Russian Deputy Prime Minister Alexander Novak has announced Russia’s keen interest in expanding collaboration with Türkiye in the field of nuclear energy.
During a meeting of the intergovernmental commission on trade and economic cooperation in Ankara, Novak revealed that Russia is exploring the participation of its contractors in the construction of small nuclear power plants.
In a statement issued on Saturday, Novak expressed satisfaction with the fruitful progress in the collaboration between the two nations in the peaceful use of nuclear energy. The Russian Deputy Prime Minister highlighted the ongoing construction of the Akkuyu nuclear power plant (NPP), a $20-billion project financed by Russia’s Rosatom State Atomic Energy Corporation.
“The construction of the Akkuyu NPP, our flagship project, is currently underway. Full-scale construction work is being carried out at all four nuclear power plant units, making Akkuyu one of the largest nuclear construction sites in the world,” Novak said.
The Akkuyu NPP, located in southern Türkiye, is poised to be Türkiye’s first nuclear power plant and is scheduled to become operational by October 2024. The other three units are expected to be completed by 2026. The inauguration of the nuclear plant took place on April 27, 2023, with the delivery of the first nuclear fuel to the site.
Under an agreement reached in 2010, Russia is responsible for designing, constructing, maintaining, operating, and decommissioning the Akkuyu plant after its 60-year service life ends.
Beyond the Akkuyu project, Russia expressed interest in involving its contractors in the construction of the Sinop nuclear power plant and low-power nuclear plants in Türkiye.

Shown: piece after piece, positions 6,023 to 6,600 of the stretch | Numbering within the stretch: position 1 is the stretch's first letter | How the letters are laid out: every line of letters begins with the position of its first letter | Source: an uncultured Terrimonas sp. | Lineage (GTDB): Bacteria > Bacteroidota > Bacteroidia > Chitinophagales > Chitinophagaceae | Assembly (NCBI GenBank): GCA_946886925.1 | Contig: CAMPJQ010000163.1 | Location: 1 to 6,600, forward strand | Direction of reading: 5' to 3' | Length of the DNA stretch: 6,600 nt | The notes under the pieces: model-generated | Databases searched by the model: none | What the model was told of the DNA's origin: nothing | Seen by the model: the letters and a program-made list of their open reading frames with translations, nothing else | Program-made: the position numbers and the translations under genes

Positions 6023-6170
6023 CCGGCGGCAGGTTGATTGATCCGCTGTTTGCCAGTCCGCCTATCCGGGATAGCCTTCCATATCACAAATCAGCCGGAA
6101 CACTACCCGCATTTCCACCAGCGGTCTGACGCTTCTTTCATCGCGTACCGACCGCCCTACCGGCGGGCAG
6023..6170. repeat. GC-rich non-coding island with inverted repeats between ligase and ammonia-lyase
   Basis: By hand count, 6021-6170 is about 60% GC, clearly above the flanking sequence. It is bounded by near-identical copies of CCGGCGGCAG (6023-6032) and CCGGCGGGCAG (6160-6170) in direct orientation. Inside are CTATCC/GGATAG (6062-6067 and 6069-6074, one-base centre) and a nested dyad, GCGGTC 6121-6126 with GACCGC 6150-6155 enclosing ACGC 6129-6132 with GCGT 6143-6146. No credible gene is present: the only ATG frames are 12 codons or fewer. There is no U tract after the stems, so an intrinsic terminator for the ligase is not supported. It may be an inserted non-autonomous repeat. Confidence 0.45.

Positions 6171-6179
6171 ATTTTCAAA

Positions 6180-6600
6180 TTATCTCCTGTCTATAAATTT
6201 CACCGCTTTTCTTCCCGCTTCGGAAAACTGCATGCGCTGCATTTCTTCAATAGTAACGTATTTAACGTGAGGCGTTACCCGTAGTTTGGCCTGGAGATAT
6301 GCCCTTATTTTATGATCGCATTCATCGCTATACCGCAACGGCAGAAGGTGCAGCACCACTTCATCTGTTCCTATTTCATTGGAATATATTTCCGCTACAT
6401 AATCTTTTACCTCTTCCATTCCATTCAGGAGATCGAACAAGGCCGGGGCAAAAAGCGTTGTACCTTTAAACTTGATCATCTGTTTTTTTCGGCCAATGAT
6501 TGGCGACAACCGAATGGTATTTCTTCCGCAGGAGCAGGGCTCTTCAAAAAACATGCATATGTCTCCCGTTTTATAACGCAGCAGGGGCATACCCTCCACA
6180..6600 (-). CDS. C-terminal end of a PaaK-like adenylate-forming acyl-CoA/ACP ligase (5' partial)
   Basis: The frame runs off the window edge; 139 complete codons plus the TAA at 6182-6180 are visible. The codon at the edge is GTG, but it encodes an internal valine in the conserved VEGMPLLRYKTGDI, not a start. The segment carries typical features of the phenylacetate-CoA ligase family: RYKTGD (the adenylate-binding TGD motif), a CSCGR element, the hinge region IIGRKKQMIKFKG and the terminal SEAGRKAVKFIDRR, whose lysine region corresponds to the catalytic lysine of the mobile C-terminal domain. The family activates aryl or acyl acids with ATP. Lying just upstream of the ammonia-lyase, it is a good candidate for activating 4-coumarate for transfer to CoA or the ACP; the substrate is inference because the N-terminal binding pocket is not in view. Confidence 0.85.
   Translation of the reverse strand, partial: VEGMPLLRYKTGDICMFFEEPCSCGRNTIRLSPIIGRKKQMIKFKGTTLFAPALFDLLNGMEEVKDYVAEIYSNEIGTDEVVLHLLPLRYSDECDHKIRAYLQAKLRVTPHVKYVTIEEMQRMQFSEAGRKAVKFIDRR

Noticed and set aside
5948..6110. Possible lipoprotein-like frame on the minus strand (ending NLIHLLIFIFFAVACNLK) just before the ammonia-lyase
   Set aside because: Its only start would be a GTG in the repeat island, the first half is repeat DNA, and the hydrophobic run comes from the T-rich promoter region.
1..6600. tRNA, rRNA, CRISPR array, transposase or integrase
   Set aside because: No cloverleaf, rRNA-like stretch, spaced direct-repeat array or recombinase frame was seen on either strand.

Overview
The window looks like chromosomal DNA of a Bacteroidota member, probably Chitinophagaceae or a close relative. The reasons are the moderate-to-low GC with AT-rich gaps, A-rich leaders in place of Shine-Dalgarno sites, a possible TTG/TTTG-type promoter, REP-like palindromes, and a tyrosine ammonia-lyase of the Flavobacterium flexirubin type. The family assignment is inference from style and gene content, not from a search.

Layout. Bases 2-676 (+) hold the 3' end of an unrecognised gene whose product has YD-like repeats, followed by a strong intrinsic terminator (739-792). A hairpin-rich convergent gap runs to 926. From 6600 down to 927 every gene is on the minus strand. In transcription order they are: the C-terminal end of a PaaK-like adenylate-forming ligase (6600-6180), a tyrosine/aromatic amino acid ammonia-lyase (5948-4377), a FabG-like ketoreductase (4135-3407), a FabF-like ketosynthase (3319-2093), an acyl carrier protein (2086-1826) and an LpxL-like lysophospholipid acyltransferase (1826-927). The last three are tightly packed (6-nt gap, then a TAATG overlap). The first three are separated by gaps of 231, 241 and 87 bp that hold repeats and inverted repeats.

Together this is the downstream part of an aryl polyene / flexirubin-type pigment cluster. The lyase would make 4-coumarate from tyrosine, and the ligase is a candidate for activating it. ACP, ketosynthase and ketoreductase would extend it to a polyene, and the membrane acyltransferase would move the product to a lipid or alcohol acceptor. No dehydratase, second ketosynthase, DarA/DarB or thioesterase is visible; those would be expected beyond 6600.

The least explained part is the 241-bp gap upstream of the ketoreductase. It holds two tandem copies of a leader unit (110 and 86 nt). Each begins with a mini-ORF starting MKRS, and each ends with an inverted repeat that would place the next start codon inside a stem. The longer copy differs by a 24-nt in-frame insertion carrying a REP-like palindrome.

The Akkuyu site, near the port of Mersin on the Mediterranean coast of Türkiye, provides logistical advantages with sea connectivity for transporting heavy machinery. The site’s proximity to electricity consumption centers like Adana, Konya, Antalya, and Mersin enhances its strategic significance.
The Akkuyu NPP project, consisting of four units of VVER-1200 type reactors, is poised to become one of the world’s largest nuclear construction centers. Once completed, the plant is expected to generate nearly 35 billion kilowatt-hours (kWh) of electricity annually, meeting a substantial portion of Türkiye’s electricity needs.
This joint Russian-Turkish initiative not only aims to reduce Türkiye’s dependence on Russian gas for electricity but also introduces the Build-Own-Operate (BOO) co-investment model. Under this model, Russia takes responsibility for both constructing the plant and overseeing its safety and operation.
Rosatom, Russia’s state-owned nuclear body, currently ranks third worldwide in nuclear power generation and is a global leader in the simultaneous implementation of nuclear power plant units.